“You do have to have a lot of flexibility to be able to do it,” Stephens says. “You need a lot of flexibility, a lot of mobility, a lot of strength, because there are a lot of moving parts. The average person wouldn’t be able to throw a backup ball consistently because there are so many things that have to go right.

“You have to have your hips going in the proper direction, the hand has to rotate a certain way, you have to have really good finger dexterity because, if you can’t get your fingers out of the ball fast enough, then there’s no way you can throw it backup.”

Williams spots some of the physical assets in Vinnie’s game that Stephens identifies as indispensable.

“Just because it’s unorthodox doesn’t mean it’s incorrect,” Williams points out. “When you see the ball come off Vinnie’s hand coming from the left side of the lane, he gets his body out of the way so he can get some rotation up the left side of the lane. It’s just something that he’s very comfortable with.”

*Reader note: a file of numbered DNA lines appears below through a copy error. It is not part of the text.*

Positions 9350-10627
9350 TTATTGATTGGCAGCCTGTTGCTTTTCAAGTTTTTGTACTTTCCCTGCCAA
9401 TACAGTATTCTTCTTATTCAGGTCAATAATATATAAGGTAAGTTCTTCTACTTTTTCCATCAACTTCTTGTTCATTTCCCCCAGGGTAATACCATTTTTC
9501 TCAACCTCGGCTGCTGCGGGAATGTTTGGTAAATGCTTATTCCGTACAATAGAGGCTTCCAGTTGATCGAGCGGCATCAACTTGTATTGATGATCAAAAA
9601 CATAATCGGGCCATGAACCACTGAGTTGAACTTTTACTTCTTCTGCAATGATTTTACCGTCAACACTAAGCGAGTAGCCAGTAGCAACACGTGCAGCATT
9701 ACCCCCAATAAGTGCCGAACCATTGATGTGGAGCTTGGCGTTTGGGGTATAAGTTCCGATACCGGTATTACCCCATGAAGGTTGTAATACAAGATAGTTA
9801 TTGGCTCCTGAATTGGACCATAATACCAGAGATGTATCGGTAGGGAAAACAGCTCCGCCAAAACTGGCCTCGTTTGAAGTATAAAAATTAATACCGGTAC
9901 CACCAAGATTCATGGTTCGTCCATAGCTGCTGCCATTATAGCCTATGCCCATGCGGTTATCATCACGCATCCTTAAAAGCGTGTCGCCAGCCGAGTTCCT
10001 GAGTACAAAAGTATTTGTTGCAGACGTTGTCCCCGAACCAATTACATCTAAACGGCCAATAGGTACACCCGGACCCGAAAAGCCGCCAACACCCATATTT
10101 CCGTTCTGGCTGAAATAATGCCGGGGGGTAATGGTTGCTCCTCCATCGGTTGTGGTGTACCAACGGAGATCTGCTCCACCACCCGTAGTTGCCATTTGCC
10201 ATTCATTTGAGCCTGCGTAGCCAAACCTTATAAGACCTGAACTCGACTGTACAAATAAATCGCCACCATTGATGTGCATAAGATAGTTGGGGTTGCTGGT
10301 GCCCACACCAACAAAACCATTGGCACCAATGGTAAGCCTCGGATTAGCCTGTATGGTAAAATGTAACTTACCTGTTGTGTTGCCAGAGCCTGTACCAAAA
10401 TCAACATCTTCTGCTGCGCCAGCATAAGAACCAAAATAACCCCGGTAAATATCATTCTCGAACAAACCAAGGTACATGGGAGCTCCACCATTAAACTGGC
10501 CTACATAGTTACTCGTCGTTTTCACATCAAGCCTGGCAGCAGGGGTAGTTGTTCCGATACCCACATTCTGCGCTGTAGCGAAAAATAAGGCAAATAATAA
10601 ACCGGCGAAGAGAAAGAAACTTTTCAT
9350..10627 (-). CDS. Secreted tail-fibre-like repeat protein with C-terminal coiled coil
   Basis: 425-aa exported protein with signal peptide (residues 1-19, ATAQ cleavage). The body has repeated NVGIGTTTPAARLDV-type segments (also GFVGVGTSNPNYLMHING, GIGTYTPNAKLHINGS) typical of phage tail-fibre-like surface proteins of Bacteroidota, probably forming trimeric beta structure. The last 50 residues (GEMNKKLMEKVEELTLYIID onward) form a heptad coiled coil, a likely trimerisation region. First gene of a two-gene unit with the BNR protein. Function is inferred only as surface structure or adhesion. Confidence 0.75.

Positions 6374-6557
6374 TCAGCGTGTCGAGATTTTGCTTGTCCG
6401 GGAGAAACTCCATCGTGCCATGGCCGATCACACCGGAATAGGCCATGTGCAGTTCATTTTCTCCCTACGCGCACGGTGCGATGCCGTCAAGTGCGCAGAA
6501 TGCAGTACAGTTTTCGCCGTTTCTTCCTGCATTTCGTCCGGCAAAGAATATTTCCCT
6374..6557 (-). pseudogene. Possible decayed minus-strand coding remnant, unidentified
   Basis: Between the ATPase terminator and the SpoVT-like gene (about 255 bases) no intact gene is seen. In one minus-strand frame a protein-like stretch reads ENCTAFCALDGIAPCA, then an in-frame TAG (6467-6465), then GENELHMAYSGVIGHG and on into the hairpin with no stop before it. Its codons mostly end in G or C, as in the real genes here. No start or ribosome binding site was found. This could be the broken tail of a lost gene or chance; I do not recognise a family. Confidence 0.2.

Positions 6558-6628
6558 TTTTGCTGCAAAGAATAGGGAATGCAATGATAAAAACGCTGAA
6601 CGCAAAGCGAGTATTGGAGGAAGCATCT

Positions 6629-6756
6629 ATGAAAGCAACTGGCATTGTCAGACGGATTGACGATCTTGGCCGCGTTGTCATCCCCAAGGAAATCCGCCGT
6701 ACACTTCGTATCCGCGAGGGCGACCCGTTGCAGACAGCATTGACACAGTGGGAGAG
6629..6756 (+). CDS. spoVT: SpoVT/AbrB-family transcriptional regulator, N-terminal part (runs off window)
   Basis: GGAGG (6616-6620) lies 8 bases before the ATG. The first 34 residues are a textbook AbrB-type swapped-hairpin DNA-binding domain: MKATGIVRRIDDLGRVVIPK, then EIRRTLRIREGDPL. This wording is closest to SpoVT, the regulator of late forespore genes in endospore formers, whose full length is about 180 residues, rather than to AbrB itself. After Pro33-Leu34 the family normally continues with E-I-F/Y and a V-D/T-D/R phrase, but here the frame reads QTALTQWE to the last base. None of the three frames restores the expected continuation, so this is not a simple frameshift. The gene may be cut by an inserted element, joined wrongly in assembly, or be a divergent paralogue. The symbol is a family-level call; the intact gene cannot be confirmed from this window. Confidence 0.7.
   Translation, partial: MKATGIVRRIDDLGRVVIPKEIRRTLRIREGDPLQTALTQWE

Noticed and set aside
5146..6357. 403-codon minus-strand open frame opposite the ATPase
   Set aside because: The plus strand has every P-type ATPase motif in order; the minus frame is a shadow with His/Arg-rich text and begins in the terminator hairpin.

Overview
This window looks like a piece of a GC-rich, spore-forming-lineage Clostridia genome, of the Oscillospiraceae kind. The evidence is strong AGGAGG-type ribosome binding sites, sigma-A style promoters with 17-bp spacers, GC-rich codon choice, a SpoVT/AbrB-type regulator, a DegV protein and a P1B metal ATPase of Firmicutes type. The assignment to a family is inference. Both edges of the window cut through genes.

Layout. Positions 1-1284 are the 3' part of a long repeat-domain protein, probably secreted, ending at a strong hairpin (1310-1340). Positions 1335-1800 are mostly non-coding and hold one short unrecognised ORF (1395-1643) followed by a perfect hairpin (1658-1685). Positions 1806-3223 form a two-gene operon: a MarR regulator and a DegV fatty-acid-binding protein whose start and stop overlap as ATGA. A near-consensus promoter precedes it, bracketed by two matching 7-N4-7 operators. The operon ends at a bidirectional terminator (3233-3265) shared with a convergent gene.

Furey observes that Vinnie’s “armswing is pretty straight. You can get there a lot of different ways, but when the swing is pure and straight, you can get it from point A to point B really well. He has some sharp edges, let’s say, in his approach and his footwork, but he gets it to work. He repeats it, he’s methodical with it, and he’s deliberate.”

Williams says that, “Every once in a while, we’ll joke with him, like, ‘Hey, can you throw it normal?’ And every once in a while, he’ll throw it normal, and it’s like, ‘Dude, that’s not a bad ball!’”

“I had a back injury, and when I came back, I bowled one summer from the right side,” Vinnie recalls. “I averaged about 190. I’m not as consistent.”

Ordinarily, Vinnie does slow-hook the ball across the lane to convert 7-pin spares.